Short Primer on Amino Acids for Dogs and Cats

If you read the “Digestive Tidbits on Dogs and Cats” that we put up here recently you may recall that food passes fairly quickly through their systems.    They have short digestive systems and therefore do not have the benefit of billions of microorganisms along their gastrointestinal tract synthesizing amino acids for them.    They therefore require these to be fed to them.    There are now 22 amino acids identified (when I was in college there were 20) of which 10 are considered “essential” meaning they must be obtained from their diet.    You can add one more (taurine) for cats.    The others can be synthesized internally as long as the necessary “pieces” are present and are called “non-essential”.   That’s not exactly an appropriate term because all the amino acids are necessary for a healthy sustainable life.   It’s just that some of them do not have to be fed directly.     Amino acids are the building blocks of protein which plays a critical role in almost all biological processes.

      Amino Acids Utilized by Dogs and Cats

 

“Non essential” (not required in the diet)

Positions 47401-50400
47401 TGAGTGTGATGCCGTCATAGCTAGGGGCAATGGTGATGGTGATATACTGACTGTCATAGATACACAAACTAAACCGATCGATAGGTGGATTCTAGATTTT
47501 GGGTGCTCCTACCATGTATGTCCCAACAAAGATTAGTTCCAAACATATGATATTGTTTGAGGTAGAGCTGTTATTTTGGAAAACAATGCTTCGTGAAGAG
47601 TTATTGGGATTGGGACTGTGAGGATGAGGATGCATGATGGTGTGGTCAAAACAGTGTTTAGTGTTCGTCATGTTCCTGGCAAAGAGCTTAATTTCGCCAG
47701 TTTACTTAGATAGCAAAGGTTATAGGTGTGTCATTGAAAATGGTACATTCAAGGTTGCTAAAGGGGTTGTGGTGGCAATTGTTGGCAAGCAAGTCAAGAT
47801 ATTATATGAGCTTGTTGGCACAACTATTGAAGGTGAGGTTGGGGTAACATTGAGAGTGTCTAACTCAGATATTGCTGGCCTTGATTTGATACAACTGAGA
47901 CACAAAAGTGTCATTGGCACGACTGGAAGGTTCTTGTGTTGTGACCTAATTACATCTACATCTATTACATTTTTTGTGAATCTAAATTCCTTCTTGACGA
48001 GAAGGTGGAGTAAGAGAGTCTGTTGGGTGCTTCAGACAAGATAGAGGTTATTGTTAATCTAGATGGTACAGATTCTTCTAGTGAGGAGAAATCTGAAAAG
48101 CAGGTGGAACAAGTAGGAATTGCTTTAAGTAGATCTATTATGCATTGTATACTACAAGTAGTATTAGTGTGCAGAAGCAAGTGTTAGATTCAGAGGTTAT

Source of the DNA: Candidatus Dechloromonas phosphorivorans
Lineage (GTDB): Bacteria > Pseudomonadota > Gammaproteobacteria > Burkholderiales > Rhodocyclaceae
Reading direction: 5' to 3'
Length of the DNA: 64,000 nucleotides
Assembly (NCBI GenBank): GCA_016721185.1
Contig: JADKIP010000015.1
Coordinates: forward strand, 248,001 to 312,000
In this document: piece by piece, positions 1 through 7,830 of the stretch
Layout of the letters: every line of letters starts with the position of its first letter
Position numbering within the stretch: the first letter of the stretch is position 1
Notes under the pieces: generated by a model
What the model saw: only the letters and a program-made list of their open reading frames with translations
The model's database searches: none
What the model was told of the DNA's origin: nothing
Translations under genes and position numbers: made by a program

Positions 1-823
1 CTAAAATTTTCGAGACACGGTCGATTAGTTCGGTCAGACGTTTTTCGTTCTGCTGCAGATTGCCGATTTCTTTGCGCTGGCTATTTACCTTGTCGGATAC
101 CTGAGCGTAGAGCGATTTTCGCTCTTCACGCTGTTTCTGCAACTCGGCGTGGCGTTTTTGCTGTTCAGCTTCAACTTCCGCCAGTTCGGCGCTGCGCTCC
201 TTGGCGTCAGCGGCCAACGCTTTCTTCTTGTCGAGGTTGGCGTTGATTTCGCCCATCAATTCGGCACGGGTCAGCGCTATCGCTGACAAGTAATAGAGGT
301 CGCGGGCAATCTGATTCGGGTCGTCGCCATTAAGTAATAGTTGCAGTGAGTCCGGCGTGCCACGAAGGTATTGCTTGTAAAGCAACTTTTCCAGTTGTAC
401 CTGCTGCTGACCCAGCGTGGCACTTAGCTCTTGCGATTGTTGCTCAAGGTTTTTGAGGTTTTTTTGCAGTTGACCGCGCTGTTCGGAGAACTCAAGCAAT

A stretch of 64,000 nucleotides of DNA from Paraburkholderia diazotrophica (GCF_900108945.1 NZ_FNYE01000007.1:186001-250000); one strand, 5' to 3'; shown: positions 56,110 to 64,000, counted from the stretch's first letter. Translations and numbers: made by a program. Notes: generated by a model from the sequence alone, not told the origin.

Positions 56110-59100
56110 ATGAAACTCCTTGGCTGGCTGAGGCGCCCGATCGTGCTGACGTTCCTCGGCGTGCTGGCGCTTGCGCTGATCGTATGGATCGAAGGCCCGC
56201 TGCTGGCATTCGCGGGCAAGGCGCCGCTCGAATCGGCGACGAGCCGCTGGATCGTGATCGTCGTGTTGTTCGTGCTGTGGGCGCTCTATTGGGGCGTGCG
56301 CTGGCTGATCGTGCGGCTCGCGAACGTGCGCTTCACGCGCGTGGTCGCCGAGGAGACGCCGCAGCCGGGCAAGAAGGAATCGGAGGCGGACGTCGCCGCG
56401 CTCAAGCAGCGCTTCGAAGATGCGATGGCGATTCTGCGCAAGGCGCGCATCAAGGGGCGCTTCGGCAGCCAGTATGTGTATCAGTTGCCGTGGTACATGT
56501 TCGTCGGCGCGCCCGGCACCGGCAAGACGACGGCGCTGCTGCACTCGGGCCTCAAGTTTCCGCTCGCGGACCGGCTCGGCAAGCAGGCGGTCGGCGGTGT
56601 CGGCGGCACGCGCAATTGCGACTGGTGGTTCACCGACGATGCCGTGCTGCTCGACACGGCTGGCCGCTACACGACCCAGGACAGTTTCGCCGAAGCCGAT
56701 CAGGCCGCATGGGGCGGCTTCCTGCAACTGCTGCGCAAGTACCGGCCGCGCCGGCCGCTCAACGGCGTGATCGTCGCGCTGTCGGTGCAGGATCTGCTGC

Alanine

Asparagine

Aspartate

Cysteine

Glutamate

Hydroxylysine

Glycine

Glutamine

Proline

Serine

Hydroxyproline

 

“Essential” (is only obtained via the diet)

Arginine

Histidine

Isoleucine

Methionine

Phenylalanine

Tryptophan

Threonine

Valine

Leucine

Lysine

Taurine (cats)

 

A holistic diet will utilize all natural biologically appropriate sources of the essential amino acids in it’s recipe(s).     While we ourselves are not nutritionists at Wholesome Pet Essentials we do business with companies that utilize extensive research in nutrition to satisfy your pet’s needs.    Because of the relatively short period of time your pet’s food is in their digestive system it’s important that it be a nutritiously balanced product.          Of course there’s a lot more to it than amino acids….more later.

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